This particular debate is further confounded (as so many are, really) by the number of people within the targeted minorities who don’t like Charlie Hebdo’s approach. Many don’t, but many others do. So majority-group members’ appeals to minority-group authority don’t help to make the general case nearly as much as they think they do.
Next up, there have been a number of excellent articles on the mother who dragged her son away from the Baltimore protests. Here’s one I found early on by Miriti Murungi at Fusion, which nails the key points in a few well-chosen words:
In fact, the major issue in black, inner city communities isn’t the lack of caring parents like Graham; it’s that despite the actions of millions of parents like her, infrastructures and state institutions — from schools to law enforcement to legislatures — have failed them at every step along the way.
This is why calls for “more heroes like Graham” bother me so much. As I watched the tape of Graham’s intervention, over and over and over, I didn’t feel like I was watching a superhero, but a parent, and a desperate, scared one at that. (That sense of desperation registers in almost every quote she’s given to the media, like this one: “There are some days I’ll shield him in the house just so he won’t go outside. And I know I can’t do that for the rest of my life. He’s 16 years old, you know.”) Graham’s anointment as a “hero” unfairly shifts the burden from absent, broken or ineffective institutions to the shoulders of individual parents; it is also a reflection of America’s lazy crutch of using singular, strong black figures as a Band-Aid solution, instead of, once again, developing and deploying infrastructures to assist entire communities.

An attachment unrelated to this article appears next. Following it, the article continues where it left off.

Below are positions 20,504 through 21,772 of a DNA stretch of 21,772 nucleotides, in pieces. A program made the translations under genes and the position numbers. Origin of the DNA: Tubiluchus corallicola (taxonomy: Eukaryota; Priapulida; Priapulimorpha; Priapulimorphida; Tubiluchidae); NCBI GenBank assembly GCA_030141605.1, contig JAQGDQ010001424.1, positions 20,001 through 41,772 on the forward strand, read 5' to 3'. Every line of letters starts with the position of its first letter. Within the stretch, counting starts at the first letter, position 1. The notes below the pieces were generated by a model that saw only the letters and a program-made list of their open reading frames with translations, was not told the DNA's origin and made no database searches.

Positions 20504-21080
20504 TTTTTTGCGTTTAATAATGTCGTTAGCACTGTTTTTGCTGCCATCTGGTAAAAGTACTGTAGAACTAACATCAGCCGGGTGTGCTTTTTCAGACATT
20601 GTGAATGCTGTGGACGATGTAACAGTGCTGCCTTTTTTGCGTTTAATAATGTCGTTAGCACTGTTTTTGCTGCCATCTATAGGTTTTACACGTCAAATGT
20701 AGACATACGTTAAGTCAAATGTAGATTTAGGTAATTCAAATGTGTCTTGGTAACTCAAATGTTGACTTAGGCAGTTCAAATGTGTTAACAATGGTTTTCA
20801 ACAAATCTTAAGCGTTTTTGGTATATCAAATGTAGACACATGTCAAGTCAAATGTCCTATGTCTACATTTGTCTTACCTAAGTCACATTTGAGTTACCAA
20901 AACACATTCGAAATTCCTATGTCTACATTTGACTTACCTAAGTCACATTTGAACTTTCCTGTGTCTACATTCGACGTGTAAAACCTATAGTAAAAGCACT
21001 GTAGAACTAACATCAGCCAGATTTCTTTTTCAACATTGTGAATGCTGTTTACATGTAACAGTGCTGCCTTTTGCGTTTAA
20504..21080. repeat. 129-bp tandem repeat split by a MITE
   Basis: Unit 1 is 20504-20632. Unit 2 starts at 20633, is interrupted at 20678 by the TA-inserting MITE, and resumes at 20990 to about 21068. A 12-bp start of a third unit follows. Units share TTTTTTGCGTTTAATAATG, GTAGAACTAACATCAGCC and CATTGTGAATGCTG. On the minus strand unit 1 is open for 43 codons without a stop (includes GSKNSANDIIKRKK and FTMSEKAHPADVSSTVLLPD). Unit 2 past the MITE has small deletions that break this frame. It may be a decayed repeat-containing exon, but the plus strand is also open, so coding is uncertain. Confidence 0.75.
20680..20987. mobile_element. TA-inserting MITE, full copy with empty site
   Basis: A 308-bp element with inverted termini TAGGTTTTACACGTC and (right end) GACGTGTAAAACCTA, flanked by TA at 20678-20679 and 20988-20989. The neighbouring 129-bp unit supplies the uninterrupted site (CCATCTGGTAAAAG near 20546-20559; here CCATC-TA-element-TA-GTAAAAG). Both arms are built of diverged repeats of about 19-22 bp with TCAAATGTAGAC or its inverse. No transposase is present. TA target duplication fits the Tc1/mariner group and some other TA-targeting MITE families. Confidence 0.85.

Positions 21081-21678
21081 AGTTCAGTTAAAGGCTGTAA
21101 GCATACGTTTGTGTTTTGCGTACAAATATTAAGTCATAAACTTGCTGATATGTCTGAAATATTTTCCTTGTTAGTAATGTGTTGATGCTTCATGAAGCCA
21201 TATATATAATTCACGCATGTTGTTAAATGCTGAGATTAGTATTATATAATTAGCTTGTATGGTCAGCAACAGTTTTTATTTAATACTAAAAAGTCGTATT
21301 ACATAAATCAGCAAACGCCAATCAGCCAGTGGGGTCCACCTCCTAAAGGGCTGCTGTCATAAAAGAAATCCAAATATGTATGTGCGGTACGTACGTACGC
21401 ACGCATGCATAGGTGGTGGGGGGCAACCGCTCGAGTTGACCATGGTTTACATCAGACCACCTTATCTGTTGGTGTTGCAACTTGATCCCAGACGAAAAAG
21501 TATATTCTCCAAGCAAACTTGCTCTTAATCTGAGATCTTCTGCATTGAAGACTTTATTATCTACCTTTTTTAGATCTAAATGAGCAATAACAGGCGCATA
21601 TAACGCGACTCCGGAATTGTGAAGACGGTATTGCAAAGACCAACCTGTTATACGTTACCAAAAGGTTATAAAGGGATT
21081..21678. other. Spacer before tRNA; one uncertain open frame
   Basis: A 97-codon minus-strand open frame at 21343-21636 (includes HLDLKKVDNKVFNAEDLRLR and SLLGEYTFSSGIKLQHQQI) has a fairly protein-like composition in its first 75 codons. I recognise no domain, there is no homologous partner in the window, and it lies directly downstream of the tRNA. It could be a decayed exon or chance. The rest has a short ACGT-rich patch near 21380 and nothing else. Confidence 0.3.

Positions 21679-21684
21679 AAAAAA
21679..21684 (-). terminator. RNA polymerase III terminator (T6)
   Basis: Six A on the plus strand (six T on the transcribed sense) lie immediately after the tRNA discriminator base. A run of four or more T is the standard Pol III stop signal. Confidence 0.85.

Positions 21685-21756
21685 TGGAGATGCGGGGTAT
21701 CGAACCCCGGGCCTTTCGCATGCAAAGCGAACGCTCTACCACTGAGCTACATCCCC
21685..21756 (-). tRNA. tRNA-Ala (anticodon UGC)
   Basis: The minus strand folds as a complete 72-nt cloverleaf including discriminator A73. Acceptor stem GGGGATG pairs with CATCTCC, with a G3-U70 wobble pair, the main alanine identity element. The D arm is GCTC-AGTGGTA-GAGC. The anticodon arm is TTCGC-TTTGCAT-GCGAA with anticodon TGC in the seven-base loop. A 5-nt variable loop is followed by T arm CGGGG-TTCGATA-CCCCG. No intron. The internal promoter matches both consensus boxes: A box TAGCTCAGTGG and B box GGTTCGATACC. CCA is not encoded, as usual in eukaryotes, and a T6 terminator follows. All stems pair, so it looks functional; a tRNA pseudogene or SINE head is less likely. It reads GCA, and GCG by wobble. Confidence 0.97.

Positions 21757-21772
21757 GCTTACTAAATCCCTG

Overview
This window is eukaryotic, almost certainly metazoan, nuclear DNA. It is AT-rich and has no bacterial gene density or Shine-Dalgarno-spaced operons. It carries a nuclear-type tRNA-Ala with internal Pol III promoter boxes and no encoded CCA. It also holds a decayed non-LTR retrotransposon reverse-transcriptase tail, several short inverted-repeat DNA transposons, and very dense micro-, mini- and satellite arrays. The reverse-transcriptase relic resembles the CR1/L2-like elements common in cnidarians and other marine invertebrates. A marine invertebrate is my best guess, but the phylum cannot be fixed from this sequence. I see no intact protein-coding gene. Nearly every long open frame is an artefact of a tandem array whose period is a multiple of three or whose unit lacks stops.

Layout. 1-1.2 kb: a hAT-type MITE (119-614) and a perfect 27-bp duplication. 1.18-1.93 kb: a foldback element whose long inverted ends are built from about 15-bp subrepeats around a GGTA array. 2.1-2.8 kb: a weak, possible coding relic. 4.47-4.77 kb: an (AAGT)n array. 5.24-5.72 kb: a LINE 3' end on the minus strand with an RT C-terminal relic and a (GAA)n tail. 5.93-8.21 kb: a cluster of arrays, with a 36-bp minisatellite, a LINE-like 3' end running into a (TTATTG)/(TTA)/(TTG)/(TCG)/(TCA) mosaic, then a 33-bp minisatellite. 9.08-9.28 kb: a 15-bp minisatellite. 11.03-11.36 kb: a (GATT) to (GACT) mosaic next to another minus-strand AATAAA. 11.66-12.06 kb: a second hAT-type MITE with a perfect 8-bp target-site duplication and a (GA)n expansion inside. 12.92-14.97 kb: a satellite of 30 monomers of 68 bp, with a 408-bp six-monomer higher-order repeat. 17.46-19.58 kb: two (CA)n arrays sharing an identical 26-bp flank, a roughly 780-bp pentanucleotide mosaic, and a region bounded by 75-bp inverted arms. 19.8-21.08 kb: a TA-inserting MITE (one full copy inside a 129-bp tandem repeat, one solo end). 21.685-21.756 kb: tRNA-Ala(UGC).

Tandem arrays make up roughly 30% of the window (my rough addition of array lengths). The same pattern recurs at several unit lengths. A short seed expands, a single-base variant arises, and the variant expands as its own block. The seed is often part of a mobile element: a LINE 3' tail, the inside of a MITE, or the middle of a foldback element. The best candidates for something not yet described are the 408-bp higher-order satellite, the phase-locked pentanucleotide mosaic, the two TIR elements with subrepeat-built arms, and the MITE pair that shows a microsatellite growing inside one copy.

My first thought when I saw that clip was “you go!” and my second, almost immediate followup was of how terrified she must have been. Last year at the height of the Ferguson protests I worried every day for my neighbor, a big, sweet, caring teenager. I’ve watched him grow up, and for months I had to bite my tongue to stop myself from telling him to be careful. And I’m not even his mom, just a mom-aged neighbor who tells him to put on his gloves when it’s cold out. Being a young black man in a major US city is tough. Being that man’s mother may be even tougher.
Another post on Baltimore and protest more generally is this striking one from Derek Clifton (click through for the photographs):
As Mic‘s Zak Cheney-Rice noted in January, these rioters are usually called “revelers,” “celebrants” and “fans.” They’re not even called “rioters” in many cases. They’re not derided as “criminals,” “thugs,” “pigs” or even “violent.” Those descriptors, as events in Baltimore Monday night reveals yet again, are only reserved for black people. They’re the ones who need to be quelled by militarized police forces. They’re the ones who need to be off the streets, immediately. They’re diminishing the validity of their cause. Yet somehow, reckless behavior over a sports team, not a systemic matter of life and death, is viewed as a costly nuisance.
One can only wonder, with the current state of affairs — if the same tropes and police treatment deployed against black people were used when white people take to the streets, how would the general public have treated any of these following situations?